Top 10 most haunted places in Arizona

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As Halloween approaches and the summer heat begins to ease, many of us are in the mood for fear. And for good reason, it’s the season to watch horror movies, visit haunted houses and discover some of Arizona’s most haunted places. Arizona has some of the most unique places in the United States to visit, but it’s also home to many of the West’s most haunted sites. Most of the locations in this article have been featured in TV shows such as Ghost Adventures and Ghost Hunters. If you’re up for a ghost hunt, visit some of the places on this list. Don’t say we didn’t warn you!


READ ALSO: 6 Arizona ghost towns to visit


1. The Grand Hotel, Jérôme

This former mining town is nestled in the mountains north of Phoenix, between Prescott and Sedona. There are many exciting places to visit in Jerome if you are looking to have a scary time. Explore the Haunted Hamburger, the Sliding Jail or visit an abandoned mine. And if you’re looking for probably Arizona’s most haunted spot, visit the Grand Hotel.

Before becoming the Grand Hotel in 1996, it was the United Verde Hospital. Known as one of the best hospitals in Arizona at the time, many were issued there for a variety of reasons. The hospital opened in 1926 and closed in the 1950s. The third floor is known for most supernatural events, as it was where the operating room was located. Most of the deaths occurred in the operating room. However, Room 32 is known to be scary as there have been rumors of suicide on the private balcony.

2. Lost Dutchman State Park, Superstition Mountains

Lost Dutchman State Park is just 40 miles east of Phoenix. Located in the Superstition Mountains, this park has many urban stories and legends attached to it. In the 1800s, this land belonged to the Apaches.

A family known as the Peralta family from northern Mexico mined the land, discovering a plethora of gold. During the families’ last fateful expedition, they were ambushed by Apaches and killed. This area, known as the “Killing Grounds” is known to be haunted. Since then, the pursuit of hidden gold has resulted in the deaths and disappearances of many more.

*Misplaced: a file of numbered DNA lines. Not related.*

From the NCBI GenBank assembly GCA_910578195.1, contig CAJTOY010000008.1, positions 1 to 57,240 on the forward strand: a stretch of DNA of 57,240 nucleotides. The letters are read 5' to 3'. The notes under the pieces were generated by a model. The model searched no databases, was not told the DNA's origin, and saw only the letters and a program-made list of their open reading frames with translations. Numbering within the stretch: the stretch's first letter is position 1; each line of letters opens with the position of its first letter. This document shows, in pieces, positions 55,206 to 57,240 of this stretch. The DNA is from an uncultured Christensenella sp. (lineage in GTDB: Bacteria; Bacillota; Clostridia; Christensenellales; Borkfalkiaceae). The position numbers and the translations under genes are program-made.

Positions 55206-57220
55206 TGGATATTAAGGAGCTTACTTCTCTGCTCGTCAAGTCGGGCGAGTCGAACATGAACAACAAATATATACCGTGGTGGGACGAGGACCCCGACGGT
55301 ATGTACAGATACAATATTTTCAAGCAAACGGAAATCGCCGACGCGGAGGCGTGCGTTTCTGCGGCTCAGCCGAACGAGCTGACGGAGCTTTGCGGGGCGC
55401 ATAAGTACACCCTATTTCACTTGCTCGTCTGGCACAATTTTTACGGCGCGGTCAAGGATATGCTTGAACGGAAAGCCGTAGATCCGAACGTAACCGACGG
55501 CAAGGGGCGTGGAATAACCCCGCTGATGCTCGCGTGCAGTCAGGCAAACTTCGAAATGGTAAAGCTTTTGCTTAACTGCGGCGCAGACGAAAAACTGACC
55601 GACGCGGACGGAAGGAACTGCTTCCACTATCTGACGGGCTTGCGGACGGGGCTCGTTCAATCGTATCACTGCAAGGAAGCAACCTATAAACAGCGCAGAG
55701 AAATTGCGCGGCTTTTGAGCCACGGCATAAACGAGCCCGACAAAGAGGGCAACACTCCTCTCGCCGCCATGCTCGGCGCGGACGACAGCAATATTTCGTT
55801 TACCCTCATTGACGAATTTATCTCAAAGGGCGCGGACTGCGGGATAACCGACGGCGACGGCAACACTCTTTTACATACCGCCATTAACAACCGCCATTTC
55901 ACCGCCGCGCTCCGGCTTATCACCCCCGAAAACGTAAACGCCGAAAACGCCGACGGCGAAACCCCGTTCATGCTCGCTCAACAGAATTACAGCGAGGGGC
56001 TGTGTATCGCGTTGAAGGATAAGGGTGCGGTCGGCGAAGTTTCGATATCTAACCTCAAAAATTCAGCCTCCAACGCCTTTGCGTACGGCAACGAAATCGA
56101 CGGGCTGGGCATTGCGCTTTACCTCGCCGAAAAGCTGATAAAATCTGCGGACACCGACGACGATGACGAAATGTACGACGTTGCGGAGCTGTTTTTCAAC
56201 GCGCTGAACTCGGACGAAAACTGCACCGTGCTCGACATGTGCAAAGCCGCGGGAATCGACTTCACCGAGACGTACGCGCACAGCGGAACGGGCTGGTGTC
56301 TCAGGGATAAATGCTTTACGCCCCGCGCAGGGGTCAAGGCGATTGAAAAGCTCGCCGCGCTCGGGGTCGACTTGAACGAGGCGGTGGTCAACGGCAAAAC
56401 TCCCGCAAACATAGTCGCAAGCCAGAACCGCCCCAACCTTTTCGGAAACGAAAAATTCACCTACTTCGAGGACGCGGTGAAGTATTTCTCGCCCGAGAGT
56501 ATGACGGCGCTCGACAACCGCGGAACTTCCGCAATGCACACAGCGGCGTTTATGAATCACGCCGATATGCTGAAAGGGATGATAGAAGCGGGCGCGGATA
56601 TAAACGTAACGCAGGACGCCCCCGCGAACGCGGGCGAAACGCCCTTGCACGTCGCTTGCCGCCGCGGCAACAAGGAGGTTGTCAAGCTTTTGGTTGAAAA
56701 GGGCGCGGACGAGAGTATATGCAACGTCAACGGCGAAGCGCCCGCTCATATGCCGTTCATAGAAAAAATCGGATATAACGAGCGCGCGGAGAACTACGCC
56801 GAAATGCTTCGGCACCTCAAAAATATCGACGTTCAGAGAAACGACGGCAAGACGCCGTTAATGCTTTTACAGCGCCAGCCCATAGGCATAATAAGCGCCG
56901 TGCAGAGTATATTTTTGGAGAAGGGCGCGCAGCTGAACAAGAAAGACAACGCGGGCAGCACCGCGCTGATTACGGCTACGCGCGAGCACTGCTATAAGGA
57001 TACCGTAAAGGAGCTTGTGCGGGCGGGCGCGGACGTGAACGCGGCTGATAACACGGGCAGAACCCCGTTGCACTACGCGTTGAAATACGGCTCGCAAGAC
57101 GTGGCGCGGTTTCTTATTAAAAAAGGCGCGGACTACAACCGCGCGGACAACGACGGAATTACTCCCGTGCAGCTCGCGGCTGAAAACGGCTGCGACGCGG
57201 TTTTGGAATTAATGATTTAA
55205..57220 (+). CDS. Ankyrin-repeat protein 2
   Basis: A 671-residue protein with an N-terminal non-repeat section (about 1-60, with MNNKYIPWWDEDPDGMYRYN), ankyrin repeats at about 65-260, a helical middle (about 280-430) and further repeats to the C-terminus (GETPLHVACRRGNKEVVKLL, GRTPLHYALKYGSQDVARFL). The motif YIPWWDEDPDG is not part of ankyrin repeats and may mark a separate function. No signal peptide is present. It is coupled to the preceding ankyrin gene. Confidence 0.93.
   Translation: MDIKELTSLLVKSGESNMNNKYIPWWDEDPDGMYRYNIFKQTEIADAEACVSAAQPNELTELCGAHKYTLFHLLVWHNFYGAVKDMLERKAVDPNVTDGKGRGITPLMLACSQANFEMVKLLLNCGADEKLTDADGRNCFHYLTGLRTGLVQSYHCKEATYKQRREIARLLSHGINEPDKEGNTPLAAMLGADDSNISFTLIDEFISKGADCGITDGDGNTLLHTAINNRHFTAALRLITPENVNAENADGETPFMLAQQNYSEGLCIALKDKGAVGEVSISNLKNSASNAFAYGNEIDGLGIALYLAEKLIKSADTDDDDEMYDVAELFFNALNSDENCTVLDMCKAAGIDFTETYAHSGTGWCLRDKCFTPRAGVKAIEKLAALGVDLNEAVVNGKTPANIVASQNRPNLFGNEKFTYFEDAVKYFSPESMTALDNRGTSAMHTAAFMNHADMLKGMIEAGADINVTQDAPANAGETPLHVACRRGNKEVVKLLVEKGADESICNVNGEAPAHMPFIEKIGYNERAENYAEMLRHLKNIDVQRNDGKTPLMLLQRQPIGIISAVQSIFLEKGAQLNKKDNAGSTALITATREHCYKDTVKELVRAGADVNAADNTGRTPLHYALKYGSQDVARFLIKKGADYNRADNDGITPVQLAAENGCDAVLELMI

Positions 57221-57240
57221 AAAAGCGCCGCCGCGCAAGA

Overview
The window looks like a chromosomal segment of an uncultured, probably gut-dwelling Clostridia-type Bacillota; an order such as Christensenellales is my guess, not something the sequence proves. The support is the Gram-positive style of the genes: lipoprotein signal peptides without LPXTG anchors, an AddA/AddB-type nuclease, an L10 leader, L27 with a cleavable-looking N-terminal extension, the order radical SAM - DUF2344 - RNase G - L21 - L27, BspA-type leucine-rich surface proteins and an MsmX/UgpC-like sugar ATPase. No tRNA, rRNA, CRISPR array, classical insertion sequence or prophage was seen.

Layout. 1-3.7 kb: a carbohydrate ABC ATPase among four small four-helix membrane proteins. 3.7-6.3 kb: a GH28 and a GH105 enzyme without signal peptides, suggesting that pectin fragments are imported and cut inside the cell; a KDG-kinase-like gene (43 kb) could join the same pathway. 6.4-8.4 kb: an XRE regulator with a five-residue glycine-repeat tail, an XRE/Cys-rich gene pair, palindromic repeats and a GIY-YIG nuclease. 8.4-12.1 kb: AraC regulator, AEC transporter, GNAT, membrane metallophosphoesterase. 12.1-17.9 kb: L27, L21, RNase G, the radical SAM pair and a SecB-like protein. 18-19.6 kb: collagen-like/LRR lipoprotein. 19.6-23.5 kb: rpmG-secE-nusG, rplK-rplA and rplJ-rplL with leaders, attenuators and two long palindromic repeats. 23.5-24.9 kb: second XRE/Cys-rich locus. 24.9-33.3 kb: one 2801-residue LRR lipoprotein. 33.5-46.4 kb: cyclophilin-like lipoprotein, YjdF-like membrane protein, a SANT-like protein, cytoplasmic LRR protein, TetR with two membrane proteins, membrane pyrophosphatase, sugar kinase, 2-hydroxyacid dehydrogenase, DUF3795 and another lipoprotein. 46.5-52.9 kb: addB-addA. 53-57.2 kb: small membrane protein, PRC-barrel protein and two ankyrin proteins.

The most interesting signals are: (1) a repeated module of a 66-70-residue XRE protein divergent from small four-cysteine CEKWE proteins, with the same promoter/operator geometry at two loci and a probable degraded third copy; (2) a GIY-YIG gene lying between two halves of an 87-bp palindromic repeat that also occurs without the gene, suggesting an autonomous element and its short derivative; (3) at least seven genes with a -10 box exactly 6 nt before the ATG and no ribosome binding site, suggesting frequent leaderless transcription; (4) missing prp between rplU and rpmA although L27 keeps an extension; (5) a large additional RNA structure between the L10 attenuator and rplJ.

3. Territorial Prison, Yuma

Located as west as it gets before reaching California, Yuma Territorial Jail is known as a dark and intimidating place for visitors. This prison operated successfully for 33 years and housed more than 3,000 inmates. Inmates who have robbed, killed and worse. This prison had walls so high that these prisoners had no view of the outside, and the worst of them were subjected to the “black cell”.

Banished in the dark, the prisoners were left completely alone to conjure up any negative thoughts or curses they dared. It is now an interesting museum to visit with the family, steeped in history and tragic souls. Visit the prison and even the “Dark Cell”, that is, if you have the courage.

4. Monte Vista Hotel, Flagstaff

The Hotel Monte Vista is located off Route 66 in the popular town of Flagstaff, in northern Arizona. If you want to visit a historic site, discover many ghost stories and possibly have a paranormal experience, the Monte Vista hotel is for you.

As one of Arizona’s oldest hotels, built in the 1920s, this place has seen its fair share of death. Check out the “Meat Man” in Room 220, the Haunted Rocking Chair in Room 305 or the “Baby in the Basement”. These are just a taste of the spirits that reside in this hotel. Each of these ghost stories is sure to provoke intrigue and fear.

5. The Orpheum Theater, Phoenix

Established in 1929 and located in downtown Phoenix, this intricate piece of history is believed to be home to at least four ghosts. Buy tickets to see a wonderful show any time of the year. Just keep in mind that the living might not be the only ones in the audience.